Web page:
In the novel 1984 by George Orwell, there are a number of symbols that occur throughout the novel. These symbols include Big Brother, the paperweight, the “place where there is no darkness,” and the telescreens. These various symbols help to create and symbolize the various types of repression that the characters faced in the novel. However, the symbol of the diary and the red-armed prole woman helps to create hope in the novel. This paper will discuss these symbols.

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The most important symbol in the novel is Big Brother. The symbol is so important that the term “Big Brother” has entered the collective consciousness as a symbol of oppression from the government (Cohen). Big Brother seeks to infiltrate the very existence of the people who live in the world. It symbolizes the complete oppression of the people in this society. The term “Big Brother is watching you” (Orwell) indicates the total degradation of the people at the hands of the government.

Another important symbol is the paperweight. Winston attempts to stay connected to the past. In order to do this, he buys a paperweight as a symbol of the past. The paperweight reminds him of the days before Big Brother. As an antique, it symbolizes the past. However, when he is arrested by the Thought Police, it is broken. His ability to connect to the past is broken forever.

The use of the teleprompters by Big Brother is also a symbol of constant oppression. In this symbol, the constant infiltration of rhetoric by the government into the lives of the citizens reminds them that they cannot think for themselves. It is a source of oppression that the people cannot escape, even in their own homes.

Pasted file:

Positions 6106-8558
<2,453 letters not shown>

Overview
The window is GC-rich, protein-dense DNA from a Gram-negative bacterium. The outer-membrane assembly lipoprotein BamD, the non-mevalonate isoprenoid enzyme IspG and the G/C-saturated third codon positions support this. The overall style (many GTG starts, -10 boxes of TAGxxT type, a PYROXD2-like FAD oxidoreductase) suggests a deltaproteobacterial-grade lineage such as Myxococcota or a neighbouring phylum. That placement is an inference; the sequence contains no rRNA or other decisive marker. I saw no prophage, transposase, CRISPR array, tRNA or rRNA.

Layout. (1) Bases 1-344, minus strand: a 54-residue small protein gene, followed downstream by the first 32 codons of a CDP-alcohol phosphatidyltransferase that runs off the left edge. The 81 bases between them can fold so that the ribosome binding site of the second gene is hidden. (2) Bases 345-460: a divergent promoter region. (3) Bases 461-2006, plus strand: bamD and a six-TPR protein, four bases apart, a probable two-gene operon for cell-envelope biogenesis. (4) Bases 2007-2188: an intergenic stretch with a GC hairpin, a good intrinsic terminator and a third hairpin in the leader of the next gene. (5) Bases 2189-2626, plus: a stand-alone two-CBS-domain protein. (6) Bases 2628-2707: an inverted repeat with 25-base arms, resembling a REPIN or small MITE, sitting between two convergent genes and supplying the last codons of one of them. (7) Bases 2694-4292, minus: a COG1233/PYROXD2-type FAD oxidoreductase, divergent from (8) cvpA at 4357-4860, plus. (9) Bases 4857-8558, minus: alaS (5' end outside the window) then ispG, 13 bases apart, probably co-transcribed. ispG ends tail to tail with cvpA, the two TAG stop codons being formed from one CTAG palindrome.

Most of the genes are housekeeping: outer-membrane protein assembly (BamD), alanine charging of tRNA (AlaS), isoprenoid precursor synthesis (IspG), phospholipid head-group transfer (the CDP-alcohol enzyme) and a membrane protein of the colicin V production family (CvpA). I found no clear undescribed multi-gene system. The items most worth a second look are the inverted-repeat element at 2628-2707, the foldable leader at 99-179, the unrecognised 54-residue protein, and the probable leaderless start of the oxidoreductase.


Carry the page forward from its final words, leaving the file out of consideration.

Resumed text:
Winston cannot escape from his own fatalism. His fatalism is best viewed as the “place where there is no darkness.” He believes that this represents a place of hope. However, it does not. Rather, this is actually a prison cell where the light is never turned off. In this way, the presence of light is used to torture the individual much in the way the constant presence of darkness could be used. However, when Winston hears the name, he mistakenly believes that it is something beautiful. He misinterprets it, just as he misinterprets his relationships with others in the novel. Big Brother served to isolate him completely (Bloom 67-68)

The red-armed prole woman actually represents a source of hope for Winston. He hears the woman as she sings and recognizes that all of the people have not been oppressed. Rather, he realizes that some of the people still enjoy happiness in their lives. Furthermore, he constantly fantasizes that she is giving birth. In this way, he believes that she may actually give birth to a future generation of free individuals. She represents the possibility that the future will be free (Spark Notes Editors).

Winston’s journal also represents the ability of Winston to recognize his right of freedom f thought. At a time when thought police monitored what people thought, Winston’s journal was his place to think freely. His journal offered him the chance to recognize that he still had the ability to think for himself. His ability to think independently had not been completely decimated by the intrusion of Big Brother (Spark Notes Editors).

In Orwell’s classic novel, 1984, a number of symbols represent the denigration of mankind at the hands of the oppressive government. However, some symbols, such as Winston’s journal, indicated that the ability to dream and to think still lived within the human spirit.

    References
  • Bloom, Harold, ed. George Orwell’s 1984. Infobase Publishing, 2009.
  • Cohen, Margie. “Big Brother is Watching You.” 1 February 2014. 22 November 2015. http://www.globalresearch.ca/big-brother-is-watching-you-beyond-orwells-worst-nightmare/5367023
  • Orwell, George. 1984. 1949. Kindle edition.
  • SparkNotes Editors. “SparkNote on 1984.” SparkNotes.com. SparkNotes LLC. 2007. Web. 21 Nov. 2015.